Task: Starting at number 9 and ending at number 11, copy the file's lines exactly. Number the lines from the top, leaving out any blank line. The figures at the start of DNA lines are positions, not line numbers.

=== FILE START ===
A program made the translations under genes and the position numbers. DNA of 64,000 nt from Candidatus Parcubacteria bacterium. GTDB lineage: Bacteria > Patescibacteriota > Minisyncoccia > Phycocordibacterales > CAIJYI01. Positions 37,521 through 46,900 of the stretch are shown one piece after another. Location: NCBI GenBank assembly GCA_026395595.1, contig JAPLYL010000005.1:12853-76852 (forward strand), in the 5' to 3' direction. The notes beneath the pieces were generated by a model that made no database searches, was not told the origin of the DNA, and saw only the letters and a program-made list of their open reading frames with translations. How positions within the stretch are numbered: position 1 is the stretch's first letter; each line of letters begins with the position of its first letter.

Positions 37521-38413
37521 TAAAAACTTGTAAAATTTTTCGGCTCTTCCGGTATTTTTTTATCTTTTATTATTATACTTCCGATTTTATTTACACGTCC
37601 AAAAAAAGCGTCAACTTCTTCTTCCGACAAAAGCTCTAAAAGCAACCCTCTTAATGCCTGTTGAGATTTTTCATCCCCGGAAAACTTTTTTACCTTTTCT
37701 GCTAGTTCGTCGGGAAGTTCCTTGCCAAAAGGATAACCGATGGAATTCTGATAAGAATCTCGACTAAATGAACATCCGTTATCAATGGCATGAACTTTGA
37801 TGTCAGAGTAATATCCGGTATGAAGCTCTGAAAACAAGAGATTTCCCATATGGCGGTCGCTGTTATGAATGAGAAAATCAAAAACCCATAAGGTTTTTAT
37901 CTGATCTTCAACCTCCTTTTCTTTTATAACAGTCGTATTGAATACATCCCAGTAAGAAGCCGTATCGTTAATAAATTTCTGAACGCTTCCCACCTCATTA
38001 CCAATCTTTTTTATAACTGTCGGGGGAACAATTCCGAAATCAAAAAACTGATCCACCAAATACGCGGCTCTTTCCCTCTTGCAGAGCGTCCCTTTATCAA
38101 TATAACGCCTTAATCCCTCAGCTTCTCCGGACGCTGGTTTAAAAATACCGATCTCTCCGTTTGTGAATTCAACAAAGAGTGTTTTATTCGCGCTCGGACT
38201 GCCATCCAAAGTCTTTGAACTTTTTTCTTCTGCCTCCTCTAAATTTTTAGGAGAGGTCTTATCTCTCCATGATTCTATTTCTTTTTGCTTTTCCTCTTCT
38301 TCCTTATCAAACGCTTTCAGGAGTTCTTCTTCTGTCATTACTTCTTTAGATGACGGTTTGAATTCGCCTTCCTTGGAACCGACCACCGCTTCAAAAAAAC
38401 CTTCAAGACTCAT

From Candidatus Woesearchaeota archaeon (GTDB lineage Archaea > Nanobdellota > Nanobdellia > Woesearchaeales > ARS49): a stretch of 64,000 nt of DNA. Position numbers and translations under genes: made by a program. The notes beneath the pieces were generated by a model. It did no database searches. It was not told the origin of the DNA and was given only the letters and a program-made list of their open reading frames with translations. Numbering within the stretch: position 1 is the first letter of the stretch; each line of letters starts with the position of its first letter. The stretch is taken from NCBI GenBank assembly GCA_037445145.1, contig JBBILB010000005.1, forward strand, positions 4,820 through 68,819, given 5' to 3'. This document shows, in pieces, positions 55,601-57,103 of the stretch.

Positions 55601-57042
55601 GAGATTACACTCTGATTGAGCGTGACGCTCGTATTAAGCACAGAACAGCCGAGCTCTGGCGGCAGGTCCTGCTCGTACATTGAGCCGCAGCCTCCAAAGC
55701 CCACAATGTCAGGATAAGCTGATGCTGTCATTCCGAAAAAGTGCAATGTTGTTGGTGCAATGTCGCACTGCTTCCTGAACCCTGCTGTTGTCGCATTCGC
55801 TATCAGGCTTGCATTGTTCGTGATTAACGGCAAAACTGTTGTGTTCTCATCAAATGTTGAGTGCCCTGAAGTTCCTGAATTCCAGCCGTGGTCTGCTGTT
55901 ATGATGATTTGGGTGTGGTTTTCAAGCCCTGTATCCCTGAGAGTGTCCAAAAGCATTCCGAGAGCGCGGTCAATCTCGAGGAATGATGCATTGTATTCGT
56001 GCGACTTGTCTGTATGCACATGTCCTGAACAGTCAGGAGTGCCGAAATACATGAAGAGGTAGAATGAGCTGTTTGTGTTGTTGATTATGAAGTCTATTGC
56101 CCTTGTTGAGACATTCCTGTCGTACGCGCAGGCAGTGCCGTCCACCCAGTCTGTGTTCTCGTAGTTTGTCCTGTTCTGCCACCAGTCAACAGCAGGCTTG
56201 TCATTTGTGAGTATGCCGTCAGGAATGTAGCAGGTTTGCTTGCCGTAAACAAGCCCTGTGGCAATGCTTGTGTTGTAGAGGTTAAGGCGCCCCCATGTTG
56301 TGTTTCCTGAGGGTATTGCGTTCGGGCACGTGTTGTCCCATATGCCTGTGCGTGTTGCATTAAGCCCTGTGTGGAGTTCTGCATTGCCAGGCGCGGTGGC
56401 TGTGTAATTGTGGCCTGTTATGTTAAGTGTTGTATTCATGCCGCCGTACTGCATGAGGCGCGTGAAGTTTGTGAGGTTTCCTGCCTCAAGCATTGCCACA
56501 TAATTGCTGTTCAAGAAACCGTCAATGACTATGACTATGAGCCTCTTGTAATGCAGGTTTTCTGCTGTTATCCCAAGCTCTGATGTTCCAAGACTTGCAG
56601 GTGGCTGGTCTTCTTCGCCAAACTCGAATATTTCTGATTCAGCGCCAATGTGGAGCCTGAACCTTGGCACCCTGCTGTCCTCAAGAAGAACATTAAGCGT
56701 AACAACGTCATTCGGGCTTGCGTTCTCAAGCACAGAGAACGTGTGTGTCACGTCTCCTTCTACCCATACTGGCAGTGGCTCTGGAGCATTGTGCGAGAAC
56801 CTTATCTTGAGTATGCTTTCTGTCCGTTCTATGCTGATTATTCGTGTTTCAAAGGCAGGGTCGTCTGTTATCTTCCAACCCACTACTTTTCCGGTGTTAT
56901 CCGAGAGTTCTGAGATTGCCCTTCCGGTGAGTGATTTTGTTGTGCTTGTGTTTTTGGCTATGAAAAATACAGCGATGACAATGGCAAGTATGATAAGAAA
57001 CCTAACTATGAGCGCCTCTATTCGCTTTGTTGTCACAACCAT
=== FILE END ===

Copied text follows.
38101 TATAACGCCTTAATCCCTCAGCTTCTCCGGACGCTGGTTTAAAAATACCGATCTCTCCGTTTGTGAATTCAACAAAGAGTGTTTTATTCGCGCTCGGACT
38201 GCCATCCAAAGTCTTTGAACTTTTTTCTTCTGCCTCCTCTAAATTTTTAGGAGAGGTCTTATCTCTCCATGATTCTATTTCTTTTTGCTTTTCCTCTTCT
38301 TCCTTATCAAACGCTTTCAGGAGTTCTTCTTCTGTCATTACTTCTTTAGATGACGGTTTGAATTCGCCTTCCTTGGAACCGACCACCGCTTCAAAAAAAC